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‘Lolita’ Author Nabokov Was Right About Butterflies

I know it shouldn’t be shocking that authors have hobbies outside of sitting hunched over desks writing, and some of those hobbies can include biology. But it’s always nice to have a quick reminder of that. Case in point: Nabokov – amateur-yet-accurate lepidopterist, or budding butterfly biologist, whichever better suits your tastes.

Courtesy of NPR:

Naomi Pierce from Harvard Museum of Comparative Zoology reports that the author of the book "Lolita" got it absolutely right when it came to butterfly biology and morphology:

"Vladimir Nabokov is best known for penning classics like Lolita and Pale Fire, but he was also pretty handy with a butterfly net. Nabokov was a talented amateur lepidopterist…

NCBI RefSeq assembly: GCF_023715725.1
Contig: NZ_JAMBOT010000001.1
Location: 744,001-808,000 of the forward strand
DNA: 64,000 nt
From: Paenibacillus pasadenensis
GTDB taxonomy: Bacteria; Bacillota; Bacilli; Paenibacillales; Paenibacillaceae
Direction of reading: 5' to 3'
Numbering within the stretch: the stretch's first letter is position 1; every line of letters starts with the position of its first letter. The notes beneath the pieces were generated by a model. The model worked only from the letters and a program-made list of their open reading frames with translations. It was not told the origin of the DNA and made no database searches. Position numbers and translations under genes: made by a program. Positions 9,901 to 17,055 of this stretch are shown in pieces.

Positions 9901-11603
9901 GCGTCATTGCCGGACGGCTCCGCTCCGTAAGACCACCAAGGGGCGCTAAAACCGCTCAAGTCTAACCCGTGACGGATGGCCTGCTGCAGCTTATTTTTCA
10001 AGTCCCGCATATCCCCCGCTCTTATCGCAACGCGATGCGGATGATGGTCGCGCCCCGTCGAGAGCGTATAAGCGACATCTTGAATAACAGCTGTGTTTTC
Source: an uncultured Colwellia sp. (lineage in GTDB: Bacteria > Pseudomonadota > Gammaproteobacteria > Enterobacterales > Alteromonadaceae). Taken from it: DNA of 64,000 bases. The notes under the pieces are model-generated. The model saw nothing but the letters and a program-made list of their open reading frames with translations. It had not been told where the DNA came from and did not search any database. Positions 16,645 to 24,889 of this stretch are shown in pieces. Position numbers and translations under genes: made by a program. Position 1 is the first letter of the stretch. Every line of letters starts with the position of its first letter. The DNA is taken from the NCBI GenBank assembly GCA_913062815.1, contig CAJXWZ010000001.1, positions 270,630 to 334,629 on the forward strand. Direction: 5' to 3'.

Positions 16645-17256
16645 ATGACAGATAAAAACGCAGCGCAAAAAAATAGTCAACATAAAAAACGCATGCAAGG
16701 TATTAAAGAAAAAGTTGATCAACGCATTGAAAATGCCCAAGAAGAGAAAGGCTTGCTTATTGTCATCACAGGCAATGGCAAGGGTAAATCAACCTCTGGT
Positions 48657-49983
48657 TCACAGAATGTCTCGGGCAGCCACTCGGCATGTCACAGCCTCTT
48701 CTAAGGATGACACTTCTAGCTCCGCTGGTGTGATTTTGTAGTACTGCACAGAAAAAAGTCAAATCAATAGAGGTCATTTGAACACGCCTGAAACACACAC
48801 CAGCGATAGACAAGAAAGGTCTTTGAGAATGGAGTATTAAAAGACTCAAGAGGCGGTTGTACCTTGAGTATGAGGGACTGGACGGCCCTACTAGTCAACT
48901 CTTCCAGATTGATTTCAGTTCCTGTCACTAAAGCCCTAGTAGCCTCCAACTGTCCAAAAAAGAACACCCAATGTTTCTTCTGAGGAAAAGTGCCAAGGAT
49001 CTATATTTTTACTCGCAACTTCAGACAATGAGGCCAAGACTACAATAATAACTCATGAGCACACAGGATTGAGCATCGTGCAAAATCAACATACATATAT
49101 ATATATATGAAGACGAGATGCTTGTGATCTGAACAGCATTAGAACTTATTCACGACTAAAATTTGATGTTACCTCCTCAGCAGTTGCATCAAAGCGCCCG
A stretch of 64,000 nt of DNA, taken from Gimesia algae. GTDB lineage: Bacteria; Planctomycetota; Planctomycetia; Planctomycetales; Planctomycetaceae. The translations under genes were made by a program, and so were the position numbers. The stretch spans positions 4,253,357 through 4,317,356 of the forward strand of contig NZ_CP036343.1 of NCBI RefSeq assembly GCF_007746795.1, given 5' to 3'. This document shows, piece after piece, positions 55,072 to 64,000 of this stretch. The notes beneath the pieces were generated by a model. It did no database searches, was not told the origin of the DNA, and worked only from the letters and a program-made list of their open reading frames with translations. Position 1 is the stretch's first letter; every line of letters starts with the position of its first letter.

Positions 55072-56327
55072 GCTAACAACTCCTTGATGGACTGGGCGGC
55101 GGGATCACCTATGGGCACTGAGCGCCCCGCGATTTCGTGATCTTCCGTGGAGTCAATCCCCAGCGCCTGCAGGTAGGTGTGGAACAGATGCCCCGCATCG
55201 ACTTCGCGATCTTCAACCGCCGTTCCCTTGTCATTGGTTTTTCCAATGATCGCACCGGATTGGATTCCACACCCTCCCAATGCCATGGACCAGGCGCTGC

In the paper, Nabokov laid out how these butterflies left Southeast Asia and came across the Bering land bridge and down into South America in five waves, beginning about 11 million years ago. The paper was written with the flair of a fiction author.

"He describes a biologist in a Wellsian time machine, coming up through the Cenozoic," Pierce says. "First they’ll see this group, and then the next group, and then the next group. And he’s very precise about both the ordering of those groups, the classification of those groups, and the timing."

More at NPR….



Beth Kelley is an applied & digital anthropologist with an overall interest in how people engage with and are impacted by their environments and vice versa. This has manifested itself in many ways, by looking at creativity, playful spaces, built environments, and environmental enrichment, sustainability, design research, and integrative and collaborative models of learning such as through play and hands-on learning.